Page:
The state's road builders at CDOT are dealing with the same problems of keeping the rural traffic ways in good condition as local municipal and county governments are.
"Rural roads are about 50 percent in poor condition," CDOT's Region 3 Transportation Director Dave Eller told the Board of County Commissioners on Nov. 19.
To his comment, Eller added an observation that local officials know well: "Our revenues aren't going in the right direction."
The occasion for the regional report on state roads to the county commissioners was an annual visit and update by CDOT Region 3 staff.
The session repeated themes heard for the past several years at the gatherings: CDOT's 2013 budget of $1.2 billion is $400 million less than it was in 2010, Eller said. One of the main reasons for that decline is the decrease in state gasoline tax funding for roads. More fuel efficient vehicles on the state's highways means fewer gallons of fuel purchased and less in gasoline tax revenue flowing into CDOT programs.
Receipts for federal gasoline taxes are also declining.
As a result of the lower funding levels, CDOT has responded by cutting back on "capacity improvements." That means there is less construction of new traffic lanes. But in addition to that, "Maintenance of (existing) roadway conditions has slipped also," Eller told the BoCC. And as a result of that slippage, more of the rural roads that Delta County and Western Colorado drivers use are in increasingly poorer condition.
The CDOT officials told commissioners that recent improvements to the Highway 50/92 intersection in Delta were privately funded as an access permit requirement by a new convenience store and fuel stop being built there.
The Highway 50 four-lane project from Delta to Grand Junction completed several years ago was paid for with a special bond approved by state voters. There are still $168 million in those road bonds to be paid off, and officials are already looking at ways to put that debt service money to work when the bonds are retired in 2017.
The improvements on Hightway 92 between Austin and Sulfur Gulch completed in 2009 and 2010 were paid for by a special federal funding for "shovel ready" projects. Without the special funding for those two road building enterprises, they would not have been completed when they were.
Nevertheless, CDOT is moving forward with design and other work on future construction projects that when completed will be noticed by Delta County drivers.
• Construction of a grade separated rail road overpass on SH 92 at Stengel's Hill is in the final stages of design, and plans are being reviewed by the rail road. The total project is estimated in the $11 million to $12 million range.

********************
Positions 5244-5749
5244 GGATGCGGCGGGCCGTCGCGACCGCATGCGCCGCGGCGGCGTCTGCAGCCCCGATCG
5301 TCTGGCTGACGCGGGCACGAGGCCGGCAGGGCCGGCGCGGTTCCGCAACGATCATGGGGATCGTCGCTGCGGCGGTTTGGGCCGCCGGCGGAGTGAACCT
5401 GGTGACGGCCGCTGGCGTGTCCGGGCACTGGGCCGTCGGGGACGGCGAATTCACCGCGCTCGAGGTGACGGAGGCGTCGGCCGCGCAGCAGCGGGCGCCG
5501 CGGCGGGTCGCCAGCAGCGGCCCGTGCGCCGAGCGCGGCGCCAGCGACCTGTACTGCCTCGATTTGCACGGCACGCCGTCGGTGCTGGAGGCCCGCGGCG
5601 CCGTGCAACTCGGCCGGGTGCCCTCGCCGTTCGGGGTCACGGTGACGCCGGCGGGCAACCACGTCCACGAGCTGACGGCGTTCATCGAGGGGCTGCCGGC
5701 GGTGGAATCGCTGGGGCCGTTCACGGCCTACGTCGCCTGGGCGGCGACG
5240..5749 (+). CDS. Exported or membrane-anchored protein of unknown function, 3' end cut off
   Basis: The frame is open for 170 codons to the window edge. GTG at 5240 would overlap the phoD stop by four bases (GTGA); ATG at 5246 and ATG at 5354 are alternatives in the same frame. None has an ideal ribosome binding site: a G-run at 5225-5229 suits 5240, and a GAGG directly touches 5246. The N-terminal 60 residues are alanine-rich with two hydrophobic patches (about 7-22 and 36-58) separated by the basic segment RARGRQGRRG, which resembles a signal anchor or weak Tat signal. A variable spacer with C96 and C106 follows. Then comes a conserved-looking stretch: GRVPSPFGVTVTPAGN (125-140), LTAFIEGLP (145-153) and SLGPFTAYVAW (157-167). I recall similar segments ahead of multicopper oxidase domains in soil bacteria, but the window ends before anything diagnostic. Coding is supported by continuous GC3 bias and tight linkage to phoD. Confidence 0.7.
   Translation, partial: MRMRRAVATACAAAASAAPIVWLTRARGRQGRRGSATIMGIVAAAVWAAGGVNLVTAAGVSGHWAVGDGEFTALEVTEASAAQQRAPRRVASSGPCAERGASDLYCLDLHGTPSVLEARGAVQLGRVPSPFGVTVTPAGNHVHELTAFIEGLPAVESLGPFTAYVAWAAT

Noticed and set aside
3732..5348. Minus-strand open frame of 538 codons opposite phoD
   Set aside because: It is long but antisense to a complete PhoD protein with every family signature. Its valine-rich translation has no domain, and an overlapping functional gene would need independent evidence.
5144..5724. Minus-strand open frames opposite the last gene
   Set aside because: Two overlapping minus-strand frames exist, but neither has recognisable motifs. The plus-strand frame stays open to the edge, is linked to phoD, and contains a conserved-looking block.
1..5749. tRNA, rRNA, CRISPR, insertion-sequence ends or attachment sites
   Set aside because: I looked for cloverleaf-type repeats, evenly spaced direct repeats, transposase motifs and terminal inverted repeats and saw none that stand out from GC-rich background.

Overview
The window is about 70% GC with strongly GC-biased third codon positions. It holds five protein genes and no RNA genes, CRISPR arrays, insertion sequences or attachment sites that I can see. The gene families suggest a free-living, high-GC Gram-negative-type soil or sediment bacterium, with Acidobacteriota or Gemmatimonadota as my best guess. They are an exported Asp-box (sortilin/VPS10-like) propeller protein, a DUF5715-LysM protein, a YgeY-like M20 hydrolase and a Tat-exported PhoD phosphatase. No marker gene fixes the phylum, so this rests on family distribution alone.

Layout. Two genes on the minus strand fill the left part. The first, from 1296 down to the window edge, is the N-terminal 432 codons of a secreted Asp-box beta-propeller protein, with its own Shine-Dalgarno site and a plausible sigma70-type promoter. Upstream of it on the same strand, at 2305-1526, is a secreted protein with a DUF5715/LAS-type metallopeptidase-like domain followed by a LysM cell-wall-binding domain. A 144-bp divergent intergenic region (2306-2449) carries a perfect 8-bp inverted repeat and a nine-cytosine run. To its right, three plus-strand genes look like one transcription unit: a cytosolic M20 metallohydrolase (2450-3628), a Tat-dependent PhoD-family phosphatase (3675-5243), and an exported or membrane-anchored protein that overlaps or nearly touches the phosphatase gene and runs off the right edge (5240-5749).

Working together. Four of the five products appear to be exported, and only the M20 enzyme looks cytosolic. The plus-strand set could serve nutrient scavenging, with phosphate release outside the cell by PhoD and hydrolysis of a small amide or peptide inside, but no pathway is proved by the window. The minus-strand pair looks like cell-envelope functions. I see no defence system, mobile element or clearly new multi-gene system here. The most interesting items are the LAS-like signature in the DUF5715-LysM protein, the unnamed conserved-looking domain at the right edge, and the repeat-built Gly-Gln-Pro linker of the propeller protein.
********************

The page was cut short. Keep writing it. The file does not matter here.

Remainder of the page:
The CDOT staff said the project is ready to advertise for bid and that construction could take one or two seasons beginning in 2014.
• Improvements to the intersection at SH 92/65. Work would include construction of an eastbound median acceleration lane on SH 92.
• State Highway 92 improvements across Rogers Mesa. The project "will design and build a reconstruction and shoulder widening project on SH 92 over Rogers Mesa. The corridor has been surveyed and funding has been allocated to begin preliminary engineering," CDOT reports.
• Slide repair and mitigation work at the top of McClure Pass in Gunnison County is also on CDOT's priorities list.
• The Town of Cedaredge is anticipating an improvement at the intersection of its Main Street and SH 65. The town is paying a $51,000 match to receive $205,000 in CDOT "enhancement" funding for beautification work.
• Rockfall mitigation work on SH 133 at Paonia Reservoir is scheduled to begin the fall of 2013.
• Hotchkiss has been slated for $329,000 funding with an $81,750 match for a bike and pedestrian trail, also from enhancement funds.
• The City of Delta is looking towards a $328,000 enhancement grant with an $82,000 matching local contribution for a city welcome center.
While new construction and lane building can be delayed until funds become available, maintenance is an ongoing and expensive chore. In 2011, CDOT spent almost $1 million on maintenance activities in Delta County. Heading that list as always is snow and ice removal/control that cost $339,000. CDOT's snow removal operations cost $6.92 per mile plowed.
Other items on CDOT's maintenance check list for the county are the following ones: Roadway surface $252,000; roadside facilities $133,000; traffic services $90,135; roadside appearance $57,132; and, structure maintenance $19,890.
State road crews have been working towards achieving several goals during 2012. They are patching work on SH 348; machine patching between Hotchkiss and Crawford in various locations; partnering with county weed sprayers on targeting noxious weeds; and, tree trimming on Hotchkiss Hill (SH 133 east of town).blog comments powered by Disqus